Home Asia Cases of Gender-Based Violence: Pakistan’s Violence Against Women in Rising

Cases of Gender-Based Violence: Pakistan’s Violence Against Women in Rising

Women can reach the moon but the society will never change for them.

Women have always been the most vulnerable section of society in any age, time, place, and society. Whether it was due to the lack of opportunities and health facilities, the low status of women became a vicious circle that needed to be broken to enhance the development. For ages, women have been the victims of humiliation, torture, exploitation, and violence. Pakistan’s gender-based violence is not something new to society. 

Pakistan’s problem with violence against women is growing and the Government has failed to protect women against this gender-based violence. They have witnessed several cases of violence in July casting light on the worsening condition of women in the country. Pakistan has a high rate of gender-based violence, which has been blamed on several factors, including lack of education, lack of awareness, poverty, and rampant misogyny in the country. However, the recent surge in crime against women also points a finger at the state for its inability to protect women.

Cases of gender-based violence go unreported in Pakistan and there is no way to estimate the data for the above.  However, the few cases that make it to social media are a representation of the state of affairs of women rights in the country. The list of women facing violence, being killed and raped, is unending and tragic.

Pakistan has been ranked 153rd out of 156 nations on the Global Gender Gap 2021 index by the World Economic Forum. In the South Asian region, it ranks seventh among the eight countries, with Afghanistan ranking the lowest. According to the few reports, “progress has stagnated,” thus increasing the estimated time to close the gender gap to 136.5 years. Further, the Human Rights Commission Pakistan (HRCP) has registered a rise in domestic and online violence, indicating the increased vulnerability of women during the pandemic. The HRCP has further recorded 430 cases of honour killing in 2020, involving 363 female victims. The Punjab Police have registered 53 cases of gang rape in the first four months of 2021 in one province alone.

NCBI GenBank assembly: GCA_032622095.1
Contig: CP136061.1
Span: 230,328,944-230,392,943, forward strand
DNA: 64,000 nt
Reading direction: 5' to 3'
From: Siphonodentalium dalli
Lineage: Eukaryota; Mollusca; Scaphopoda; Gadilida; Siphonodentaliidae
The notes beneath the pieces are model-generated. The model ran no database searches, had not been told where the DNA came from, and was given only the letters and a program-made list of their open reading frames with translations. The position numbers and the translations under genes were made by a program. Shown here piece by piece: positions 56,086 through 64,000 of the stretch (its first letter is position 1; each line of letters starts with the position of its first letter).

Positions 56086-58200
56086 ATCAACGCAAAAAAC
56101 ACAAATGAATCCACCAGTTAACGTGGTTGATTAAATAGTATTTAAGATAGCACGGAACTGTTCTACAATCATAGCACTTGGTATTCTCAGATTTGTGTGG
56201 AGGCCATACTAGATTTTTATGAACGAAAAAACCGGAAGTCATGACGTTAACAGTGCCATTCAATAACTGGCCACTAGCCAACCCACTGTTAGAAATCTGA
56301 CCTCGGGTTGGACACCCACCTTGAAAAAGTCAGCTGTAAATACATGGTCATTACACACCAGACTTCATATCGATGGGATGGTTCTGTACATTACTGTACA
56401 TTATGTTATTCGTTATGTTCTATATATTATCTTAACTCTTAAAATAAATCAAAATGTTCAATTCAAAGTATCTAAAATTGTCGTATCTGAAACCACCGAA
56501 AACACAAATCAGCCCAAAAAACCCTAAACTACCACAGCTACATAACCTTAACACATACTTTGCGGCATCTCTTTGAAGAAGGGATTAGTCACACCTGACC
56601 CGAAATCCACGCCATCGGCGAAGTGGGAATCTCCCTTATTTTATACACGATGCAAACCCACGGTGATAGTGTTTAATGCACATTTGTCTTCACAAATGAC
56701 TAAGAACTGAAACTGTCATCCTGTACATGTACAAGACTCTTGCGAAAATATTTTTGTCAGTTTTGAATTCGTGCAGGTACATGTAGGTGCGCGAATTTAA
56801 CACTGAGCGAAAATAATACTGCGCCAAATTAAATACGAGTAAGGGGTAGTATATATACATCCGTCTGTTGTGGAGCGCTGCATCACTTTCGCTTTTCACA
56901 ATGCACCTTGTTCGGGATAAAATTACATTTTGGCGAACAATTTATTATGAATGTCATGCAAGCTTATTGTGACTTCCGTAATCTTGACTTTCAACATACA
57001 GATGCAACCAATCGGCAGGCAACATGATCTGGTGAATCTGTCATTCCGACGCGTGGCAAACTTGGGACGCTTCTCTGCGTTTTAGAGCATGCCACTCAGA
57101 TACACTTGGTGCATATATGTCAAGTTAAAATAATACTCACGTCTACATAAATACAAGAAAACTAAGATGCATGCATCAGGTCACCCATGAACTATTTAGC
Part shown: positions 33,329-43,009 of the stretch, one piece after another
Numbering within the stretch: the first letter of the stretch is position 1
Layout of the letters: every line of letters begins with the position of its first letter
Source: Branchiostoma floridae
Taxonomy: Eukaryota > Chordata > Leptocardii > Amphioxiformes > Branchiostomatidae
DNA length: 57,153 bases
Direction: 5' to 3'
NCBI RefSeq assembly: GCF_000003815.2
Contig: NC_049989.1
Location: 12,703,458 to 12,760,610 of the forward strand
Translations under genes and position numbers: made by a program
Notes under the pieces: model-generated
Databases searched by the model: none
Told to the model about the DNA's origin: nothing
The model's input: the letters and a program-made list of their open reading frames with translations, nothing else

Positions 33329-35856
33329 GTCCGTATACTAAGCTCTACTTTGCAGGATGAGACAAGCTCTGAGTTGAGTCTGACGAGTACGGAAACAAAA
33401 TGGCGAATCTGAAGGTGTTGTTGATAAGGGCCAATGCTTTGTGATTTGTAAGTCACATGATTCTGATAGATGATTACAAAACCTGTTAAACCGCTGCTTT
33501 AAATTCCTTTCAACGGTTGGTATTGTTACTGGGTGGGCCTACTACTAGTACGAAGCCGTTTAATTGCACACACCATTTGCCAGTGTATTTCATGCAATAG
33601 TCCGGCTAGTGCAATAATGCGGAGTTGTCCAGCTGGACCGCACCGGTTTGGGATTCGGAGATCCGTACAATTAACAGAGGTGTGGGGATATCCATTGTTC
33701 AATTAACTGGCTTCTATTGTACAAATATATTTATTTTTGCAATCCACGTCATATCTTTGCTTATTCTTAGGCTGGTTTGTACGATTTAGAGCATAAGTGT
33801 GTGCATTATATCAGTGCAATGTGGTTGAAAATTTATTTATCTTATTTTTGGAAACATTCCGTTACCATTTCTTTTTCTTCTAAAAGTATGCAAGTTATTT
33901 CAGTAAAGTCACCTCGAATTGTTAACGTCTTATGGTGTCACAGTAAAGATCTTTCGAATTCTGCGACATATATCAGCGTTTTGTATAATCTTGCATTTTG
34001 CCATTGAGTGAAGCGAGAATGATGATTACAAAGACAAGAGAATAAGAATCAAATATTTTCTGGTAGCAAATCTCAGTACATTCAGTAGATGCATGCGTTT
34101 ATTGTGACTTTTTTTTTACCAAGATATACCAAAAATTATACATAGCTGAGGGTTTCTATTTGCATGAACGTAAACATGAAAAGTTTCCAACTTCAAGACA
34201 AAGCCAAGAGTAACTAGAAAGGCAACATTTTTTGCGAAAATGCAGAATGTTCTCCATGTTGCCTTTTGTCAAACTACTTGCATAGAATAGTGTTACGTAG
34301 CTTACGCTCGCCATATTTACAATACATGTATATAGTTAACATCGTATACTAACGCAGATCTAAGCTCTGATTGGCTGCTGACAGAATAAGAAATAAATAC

The women especially from lower class backgrounds even after years of fighting have been failed by the judicial system with no solid or proper results. The lack of justice to these victims has also led them to not report these to the authorities. The cases of ‘honour killing’ have also increased in the country and the lack of strict rules and laws has only made the situation worst, protecting the assailant. A case like the murder of Qandeel Baloch in 2016 has only reflected the weakness in their system. Also, the negative comments of the authorities have pushed the situation into further darkness. Pakistani Prime Minister, Imran Khan has been criticised for his comments against the victims stating that the women’s increase obscenity and less clothing being the reason for the increase of sexual violence against them. Comments like these also showcase the victims that they will be denied justice and not taken seriously, leading them to either not report the case or continue being a victim. 

There is a need to raise a voice against the danger of harmful traditions and also to educate both men and women against the practice of these. Also, there is a huge need for the promotion of women’s education which will help them to fight against this violence. But this situation can be only handled if the authorities and law of the country are strict enough to help them. So, there is an urgent need for authorities to take strict actions against the violence and stable the situation in the country.